Long-term upside: It remains to be seen just how high Smallwood’s upside will be for the Sooners. He brings terrific traits and could become a quarterback’s best friend during his career with his size and ball skills. He should be a three-year contributor at the very least.

Evaluation grade for Smallwood: C. All signs are pointing toward Smallwood getting a terrific evaluation, but he hasn’t done anything in crimson and cream quite yet. If he can live up to the praise he has received so far, this grade will rise.

Development grade for Smallwood: NA. His development was taken out of OU’s hands with his injury. But the redshirt season could turn out to be the best development for Smallwood and OU.

Quotable: “Jordan is a guy that is going to be fighting for a starting job next year and will surely be playing a lot.” — Oklahoma coach Bob Stoops

Crimson Countdown: CB Zack Sanchez

June, 19, 2014
Jun 19
11:00
AM CT
During the summer, ESPN.com is taking a closer look at each scholarship player on Oklahoma’s roster in our Crimson Countdown series. Each day, we analyze each player’s impact on the program since arriving on campus, his potential impact this fall, and his long-term projection. Starting with No. 1 Dominique Alexander, the series follows the roster numerically through No. 98 Chuka Ndulue.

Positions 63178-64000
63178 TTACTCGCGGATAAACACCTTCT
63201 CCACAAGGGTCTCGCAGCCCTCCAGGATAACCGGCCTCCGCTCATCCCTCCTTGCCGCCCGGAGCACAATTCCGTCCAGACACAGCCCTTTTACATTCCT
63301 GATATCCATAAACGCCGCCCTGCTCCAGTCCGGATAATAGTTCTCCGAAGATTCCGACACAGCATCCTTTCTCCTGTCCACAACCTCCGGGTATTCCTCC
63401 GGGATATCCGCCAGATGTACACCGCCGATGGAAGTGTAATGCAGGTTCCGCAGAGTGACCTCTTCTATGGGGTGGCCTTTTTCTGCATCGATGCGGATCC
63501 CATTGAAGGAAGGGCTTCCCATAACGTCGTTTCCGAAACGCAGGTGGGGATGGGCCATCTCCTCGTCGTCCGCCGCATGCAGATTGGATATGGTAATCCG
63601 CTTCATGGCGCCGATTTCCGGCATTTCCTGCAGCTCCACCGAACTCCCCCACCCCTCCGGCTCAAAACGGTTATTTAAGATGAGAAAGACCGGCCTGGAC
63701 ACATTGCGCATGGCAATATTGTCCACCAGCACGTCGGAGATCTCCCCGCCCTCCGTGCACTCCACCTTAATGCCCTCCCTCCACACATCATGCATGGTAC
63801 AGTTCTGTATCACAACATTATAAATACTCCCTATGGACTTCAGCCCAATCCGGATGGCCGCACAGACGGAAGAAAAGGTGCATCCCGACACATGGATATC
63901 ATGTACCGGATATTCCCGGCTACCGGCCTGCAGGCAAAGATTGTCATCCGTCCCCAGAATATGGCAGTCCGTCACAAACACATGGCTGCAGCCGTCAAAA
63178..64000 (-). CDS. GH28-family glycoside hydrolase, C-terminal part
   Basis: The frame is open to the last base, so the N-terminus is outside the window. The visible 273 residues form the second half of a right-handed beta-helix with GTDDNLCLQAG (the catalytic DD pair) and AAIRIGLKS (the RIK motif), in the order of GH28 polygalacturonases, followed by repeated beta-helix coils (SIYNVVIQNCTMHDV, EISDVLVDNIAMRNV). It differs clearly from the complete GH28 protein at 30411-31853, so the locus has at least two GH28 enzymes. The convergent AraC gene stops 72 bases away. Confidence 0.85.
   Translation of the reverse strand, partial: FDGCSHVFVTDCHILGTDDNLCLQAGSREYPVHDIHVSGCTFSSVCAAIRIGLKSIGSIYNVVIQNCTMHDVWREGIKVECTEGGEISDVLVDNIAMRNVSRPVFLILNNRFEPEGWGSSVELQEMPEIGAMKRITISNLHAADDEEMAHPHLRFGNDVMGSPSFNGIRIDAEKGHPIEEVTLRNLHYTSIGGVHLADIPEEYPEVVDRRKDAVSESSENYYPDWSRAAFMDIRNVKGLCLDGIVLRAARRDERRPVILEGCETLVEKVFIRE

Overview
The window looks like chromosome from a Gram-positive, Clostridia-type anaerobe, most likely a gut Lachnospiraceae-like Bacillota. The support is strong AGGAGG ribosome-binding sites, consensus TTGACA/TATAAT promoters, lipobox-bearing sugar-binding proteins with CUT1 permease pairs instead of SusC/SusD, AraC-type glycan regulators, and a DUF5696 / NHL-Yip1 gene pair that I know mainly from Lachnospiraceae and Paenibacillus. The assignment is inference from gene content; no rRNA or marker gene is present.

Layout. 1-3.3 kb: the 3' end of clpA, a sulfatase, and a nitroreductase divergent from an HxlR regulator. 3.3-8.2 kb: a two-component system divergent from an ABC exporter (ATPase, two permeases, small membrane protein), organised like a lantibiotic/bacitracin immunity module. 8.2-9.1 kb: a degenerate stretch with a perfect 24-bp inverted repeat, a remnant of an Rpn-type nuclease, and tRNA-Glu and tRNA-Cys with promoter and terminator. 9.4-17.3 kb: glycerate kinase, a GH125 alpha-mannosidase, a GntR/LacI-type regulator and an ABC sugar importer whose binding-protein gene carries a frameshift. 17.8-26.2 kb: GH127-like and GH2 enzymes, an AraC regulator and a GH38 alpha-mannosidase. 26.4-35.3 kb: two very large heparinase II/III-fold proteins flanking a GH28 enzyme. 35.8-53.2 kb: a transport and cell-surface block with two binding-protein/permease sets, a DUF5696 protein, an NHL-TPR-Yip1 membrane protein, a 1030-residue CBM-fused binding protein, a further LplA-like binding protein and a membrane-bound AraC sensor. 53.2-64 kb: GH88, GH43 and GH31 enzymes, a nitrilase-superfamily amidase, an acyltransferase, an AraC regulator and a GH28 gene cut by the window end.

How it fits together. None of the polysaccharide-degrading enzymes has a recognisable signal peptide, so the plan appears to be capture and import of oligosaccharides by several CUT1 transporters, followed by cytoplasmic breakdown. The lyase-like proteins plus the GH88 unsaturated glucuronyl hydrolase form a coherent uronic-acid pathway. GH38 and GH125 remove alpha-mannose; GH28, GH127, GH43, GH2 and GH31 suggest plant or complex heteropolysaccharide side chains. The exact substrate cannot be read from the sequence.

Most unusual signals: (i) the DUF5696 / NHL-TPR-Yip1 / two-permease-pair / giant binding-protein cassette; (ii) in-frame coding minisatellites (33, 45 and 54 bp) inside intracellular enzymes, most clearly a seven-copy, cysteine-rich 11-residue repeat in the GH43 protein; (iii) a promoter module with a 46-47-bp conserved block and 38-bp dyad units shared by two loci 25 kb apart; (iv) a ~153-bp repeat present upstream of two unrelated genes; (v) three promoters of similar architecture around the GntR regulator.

[+] EnlargeZack Sanchez
AP Photo/Sue OgrockiCan OU cornerback Zack Sanchez build on his solid freshman season?
No. 15 Zack Sanchez, cornerback, 5-foot-11, 175 pounds, sophomore

Impact thus far: After redshirting in 2012, Sanchez was the surprise of the defense in 2013. He made a major jump from the spring to the fall and became a starter on OU’s defense after leaving the spring as an afterthought. He started all 13 games, finishing with 46 tackles, 13 pass breakups and two interceptions. He earned FWAA Freshman All-American honors.